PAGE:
Going into 2015, Ryan Goins had only played about 100 games for the Blue Jays. But most people had already formed an opinion of his value: very good fielding with flashes of brilliance, and an absolutely terrible bat. Terrible as in “of the 403 mlb players with 300+ PAs in 2013-2014, Goins’ wRC+ of 41 is 401st”. But his UZR/150 of 17.3 over that same period (38th best in baseball for 300+ PA players) and his ability to play both second and shortstop made him a valuable, if limited, bench player.
For the first half of 2015, the Jays got pretty much what they were expecting. Ryan put up a 60 wRC+ with a .226/.273/.321 line, but delivered his usual solid+ defense. But then something happened.
There are many different versions of what happened to Goins’ hitting game in the second half of 2015. Some (including Goins himself) give credit to Brook Jacoby and his team for letting Goins find his own solution rather than forcing changes on him with which he was not comfortable. Some credit a small change that Jacoby suggested, having Goins keep his bat closer to his shoulder. And some say that the greatest trigger was Devon Travis‘ injury on July 28, which gave Goins a full-time starting job and the confidence that he would continue to start even if he had a few bad games. Whatever the reason, Goins exploded for a 112 wRC+ in the second half of 2015.
But Goins is playing every day, you might say. How can he be today’s hidden asset?
Dr. Jekyll and Mr. Hit
The first caveat about Goins’ performance is the small sample size. It is not uncommon for players to get hot / lucky for a few weeks or months, so Ryan’s August and September have to be taken with a grain of salt.
The second caveat is one of adjustment. In the past, Goins had the reputation of swinging at anything. As a result, pitchers were able to pitch him outside the strike zone and still get him out. Now that he is being more selective, he is drawing more walks on those same pitches. But major-league pitchers are (mostly) no fools. Once they see what a batter is doing, they adjust. So it is not surprise that Travis’ walk rate, which jumped from 7.1% in July to 18.6% in August, has come back down to 9.9% in September. And with it, his wRC+ has dropped from 151 in August to 96 in September.
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So there are very real questions about whether Ryan can maintain his current pace. And, even if we discount the crazy-good August and say that September is a better indication of Goins’ true value, that is a very impressive pace. If Goins could maintain a 96 wRC+ while playing SS at the +11 UZR/150 level he has been doing in 2015, he would be about a 3.5 fWAR shortstop. In 2015, that would have made him the third most valuable SS in baseball. And keep in mind that Goins is not arb-eligible until 2018, and not a free agent until 2020.
Ryan’s role in 2016
It feels strange to be saying this, but it is entirely possible that the Jays would not have room for a 3+ fWAR infielder in their 2016 starting lineup. Neither Troy Tulowitzki at SS nor Devon Travis at 2B are likely to lose their starting gigs, and there is somebody named Donaldson who will be hogging 3B for (hopefully!) a very long time. So the Jays could find themselves with an almost-all-star infielder on their bench. This is not entirely a bad thing – with injuries, and the need to rest (particularly Tulo), Goins would likely get a few hundred PAs. But it begs the question of whether there exists a scenario where Ryan could provide even greater value. Particularly since the Jays have two other “hidden assets” who might be able to ably fill such a bench role in Maicer Izturis and Darwin Barney.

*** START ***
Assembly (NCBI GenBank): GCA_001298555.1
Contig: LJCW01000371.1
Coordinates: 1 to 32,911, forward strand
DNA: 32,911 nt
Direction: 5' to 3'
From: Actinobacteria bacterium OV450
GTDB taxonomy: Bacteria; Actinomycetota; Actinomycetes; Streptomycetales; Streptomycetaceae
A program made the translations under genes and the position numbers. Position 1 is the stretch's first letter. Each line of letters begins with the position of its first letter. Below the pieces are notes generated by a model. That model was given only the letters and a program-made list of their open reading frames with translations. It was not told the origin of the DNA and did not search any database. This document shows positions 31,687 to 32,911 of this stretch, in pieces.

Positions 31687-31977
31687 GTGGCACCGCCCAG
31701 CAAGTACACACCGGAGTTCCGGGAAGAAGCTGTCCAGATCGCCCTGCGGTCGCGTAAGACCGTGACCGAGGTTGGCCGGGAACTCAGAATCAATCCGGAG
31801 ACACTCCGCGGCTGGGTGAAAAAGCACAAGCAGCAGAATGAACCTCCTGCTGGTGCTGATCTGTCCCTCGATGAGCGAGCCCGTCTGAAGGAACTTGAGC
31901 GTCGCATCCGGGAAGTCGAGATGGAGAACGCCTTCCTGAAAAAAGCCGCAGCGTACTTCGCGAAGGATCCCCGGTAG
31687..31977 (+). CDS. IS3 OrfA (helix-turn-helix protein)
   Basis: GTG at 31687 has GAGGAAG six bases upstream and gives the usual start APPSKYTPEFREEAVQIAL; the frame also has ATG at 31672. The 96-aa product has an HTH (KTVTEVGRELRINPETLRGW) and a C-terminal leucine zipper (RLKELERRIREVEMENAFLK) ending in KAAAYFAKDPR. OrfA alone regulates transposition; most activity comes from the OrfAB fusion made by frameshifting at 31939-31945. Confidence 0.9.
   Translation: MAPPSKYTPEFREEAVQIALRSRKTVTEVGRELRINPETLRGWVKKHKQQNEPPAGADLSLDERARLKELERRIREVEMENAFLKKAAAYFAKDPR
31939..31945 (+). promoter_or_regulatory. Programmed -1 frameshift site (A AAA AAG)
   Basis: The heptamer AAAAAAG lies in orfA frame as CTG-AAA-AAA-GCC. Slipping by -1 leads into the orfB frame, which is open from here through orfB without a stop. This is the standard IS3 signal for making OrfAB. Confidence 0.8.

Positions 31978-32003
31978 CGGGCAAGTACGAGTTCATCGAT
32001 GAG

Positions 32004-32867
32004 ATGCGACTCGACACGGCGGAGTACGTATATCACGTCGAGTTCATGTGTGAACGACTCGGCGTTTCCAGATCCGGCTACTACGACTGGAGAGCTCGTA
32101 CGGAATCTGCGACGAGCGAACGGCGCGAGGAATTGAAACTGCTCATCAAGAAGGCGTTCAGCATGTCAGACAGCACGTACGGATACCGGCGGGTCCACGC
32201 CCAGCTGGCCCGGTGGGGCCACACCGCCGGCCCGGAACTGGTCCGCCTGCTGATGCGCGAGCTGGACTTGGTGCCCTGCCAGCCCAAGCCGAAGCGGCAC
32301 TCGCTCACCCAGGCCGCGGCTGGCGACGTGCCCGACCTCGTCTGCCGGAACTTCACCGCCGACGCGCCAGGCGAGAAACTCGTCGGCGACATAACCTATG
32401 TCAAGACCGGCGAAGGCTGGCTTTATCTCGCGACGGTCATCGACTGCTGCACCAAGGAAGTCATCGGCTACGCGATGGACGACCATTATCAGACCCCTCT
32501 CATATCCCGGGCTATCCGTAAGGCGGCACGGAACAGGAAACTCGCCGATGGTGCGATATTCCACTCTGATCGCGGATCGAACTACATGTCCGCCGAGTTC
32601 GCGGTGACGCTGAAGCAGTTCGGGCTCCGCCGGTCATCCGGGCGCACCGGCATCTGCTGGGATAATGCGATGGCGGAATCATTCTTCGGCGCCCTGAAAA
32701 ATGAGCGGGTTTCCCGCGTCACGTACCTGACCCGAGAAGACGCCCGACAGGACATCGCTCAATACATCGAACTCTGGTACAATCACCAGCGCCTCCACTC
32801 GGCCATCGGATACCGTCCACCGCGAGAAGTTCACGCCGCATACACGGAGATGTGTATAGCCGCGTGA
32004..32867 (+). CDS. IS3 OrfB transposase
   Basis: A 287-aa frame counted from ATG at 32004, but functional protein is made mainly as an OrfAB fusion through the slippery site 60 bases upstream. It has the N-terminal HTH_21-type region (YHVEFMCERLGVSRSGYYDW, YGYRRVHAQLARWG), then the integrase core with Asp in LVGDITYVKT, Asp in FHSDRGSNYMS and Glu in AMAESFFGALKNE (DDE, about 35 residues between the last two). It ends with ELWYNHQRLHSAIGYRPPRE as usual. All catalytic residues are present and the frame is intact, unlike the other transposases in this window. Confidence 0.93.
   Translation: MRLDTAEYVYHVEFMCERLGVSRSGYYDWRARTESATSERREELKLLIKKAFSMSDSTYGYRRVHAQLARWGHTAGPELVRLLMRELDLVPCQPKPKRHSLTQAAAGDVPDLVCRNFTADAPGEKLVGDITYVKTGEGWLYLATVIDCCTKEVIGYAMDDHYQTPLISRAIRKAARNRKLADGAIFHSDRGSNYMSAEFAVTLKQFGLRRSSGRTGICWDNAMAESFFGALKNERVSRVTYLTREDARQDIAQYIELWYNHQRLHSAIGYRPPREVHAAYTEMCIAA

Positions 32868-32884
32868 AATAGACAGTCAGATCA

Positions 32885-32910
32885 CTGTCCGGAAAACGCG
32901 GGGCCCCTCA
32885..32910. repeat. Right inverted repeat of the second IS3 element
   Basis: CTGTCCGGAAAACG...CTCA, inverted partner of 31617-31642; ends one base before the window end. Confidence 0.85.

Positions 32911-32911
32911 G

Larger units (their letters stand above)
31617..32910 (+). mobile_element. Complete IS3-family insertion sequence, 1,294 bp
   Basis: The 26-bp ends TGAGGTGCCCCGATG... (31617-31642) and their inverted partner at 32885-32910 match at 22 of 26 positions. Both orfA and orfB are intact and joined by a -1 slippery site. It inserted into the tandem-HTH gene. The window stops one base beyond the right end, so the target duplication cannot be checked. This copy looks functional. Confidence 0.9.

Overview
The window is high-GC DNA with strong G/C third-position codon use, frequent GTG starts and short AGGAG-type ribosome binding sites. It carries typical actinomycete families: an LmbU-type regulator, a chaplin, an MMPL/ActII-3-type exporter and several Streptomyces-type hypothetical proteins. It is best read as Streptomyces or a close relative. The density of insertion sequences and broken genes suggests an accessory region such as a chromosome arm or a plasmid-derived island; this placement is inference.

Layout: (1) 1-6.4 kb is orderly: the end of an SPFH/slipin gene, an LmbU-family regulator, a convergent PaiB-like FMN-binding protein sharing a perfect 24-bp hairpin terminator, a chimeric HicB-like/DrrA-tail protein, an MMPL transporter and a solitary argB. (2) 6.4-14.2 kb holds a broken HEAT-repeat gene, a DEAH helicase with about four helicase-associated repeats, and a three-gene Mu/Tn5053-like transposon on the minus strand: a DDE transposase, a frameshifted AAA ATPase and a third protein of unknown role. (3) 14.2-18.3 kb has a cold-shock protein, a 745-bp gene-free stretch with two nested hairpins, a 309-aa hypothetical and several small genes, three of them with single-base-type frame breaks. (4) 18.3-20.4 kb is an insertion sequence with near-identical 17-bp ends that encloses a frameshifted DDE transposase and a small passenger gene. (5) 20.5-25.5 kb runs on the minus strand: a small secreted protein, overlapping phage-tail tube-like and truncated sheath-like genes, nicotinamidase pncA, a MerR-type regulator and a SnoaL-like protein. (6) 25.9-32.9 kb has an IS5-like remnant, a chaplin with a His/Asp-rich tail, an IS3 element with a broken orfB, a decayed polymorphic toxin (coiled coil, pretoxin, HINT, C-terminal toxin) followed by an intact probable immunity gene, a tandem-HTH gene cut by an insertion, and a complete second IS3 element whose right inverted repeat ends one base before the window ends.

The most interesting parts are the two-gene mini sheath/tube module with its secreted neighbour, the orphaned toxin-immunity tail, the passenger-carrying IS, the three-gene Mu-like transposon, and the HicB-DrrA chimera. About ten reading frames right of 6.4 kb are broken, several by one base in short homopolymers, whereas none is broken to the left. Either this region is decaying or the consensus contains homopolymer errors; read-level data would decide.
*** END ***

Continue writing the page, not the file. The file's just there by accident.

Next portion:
Trade bait or trade catalyst?
It would only take one GM to believe that Goins is for real to make him a very attractive trade candidate. Plus-plus defense at both short and second with an average MLB bat at a MLB-minimum salary should bring a very good return. As valuable as Goins might be on the bench, if he could bring a starting player in trade with equivalent value to the Jays, I would do the trade.
But it is very possible that opposing GMs could discount Goins’ value (or pretend to, for the sake of negotiations) due to the caveats noted above. Then the question shifts: instead of “how much do trade partners believe in Ryan?” it becomes “how much do the Jays believe in Ryan”? Because the alternate trade scenario is for the Jays to trade Tulo or Devon, and to move Ryan into the position vacated.
As for example – suppose that the Mets really are as upset with Matt Harvey as people are speculating, and they decide to move him in the offseason. What would they want in return? Likely a player who brings (a) excellent hitting skills, as that is an area of need, (b) an ability to play in the field, since they have no space for a DH, and Duda seems locked in at 1B, and ideally (c) some star quality, to bring back the fans who could leave if they lose Cespedes and Wright. They would likely also want someone with more than one year of team control left (as opposed to someone like a Bautista, say) as Harvey will remain under team control through 2018. And they would be looking for a top talent – say, 4-6 fWAR – as Harvey is expected to perform at that level. Is it only me, or does Tulowitzki sound like a perfect fit?
But for the Jays to consider moving Tulo, they would need to have confidence that they had a suitable replacement at SS. If they believed that Goins could continue to produce at a ~3 fWAR level, then the incremental gain of adding Harvey to the rotation might outweigh the downgrade at SS and they might consider the trade. But their ability to consider this trade depends largely on their confidence in Ryan.
The bottom line? If Goins’ breakthrough is for real, it adds value both directly (though his own contribution) and indirectly (in the flexibility it could create for the Jays).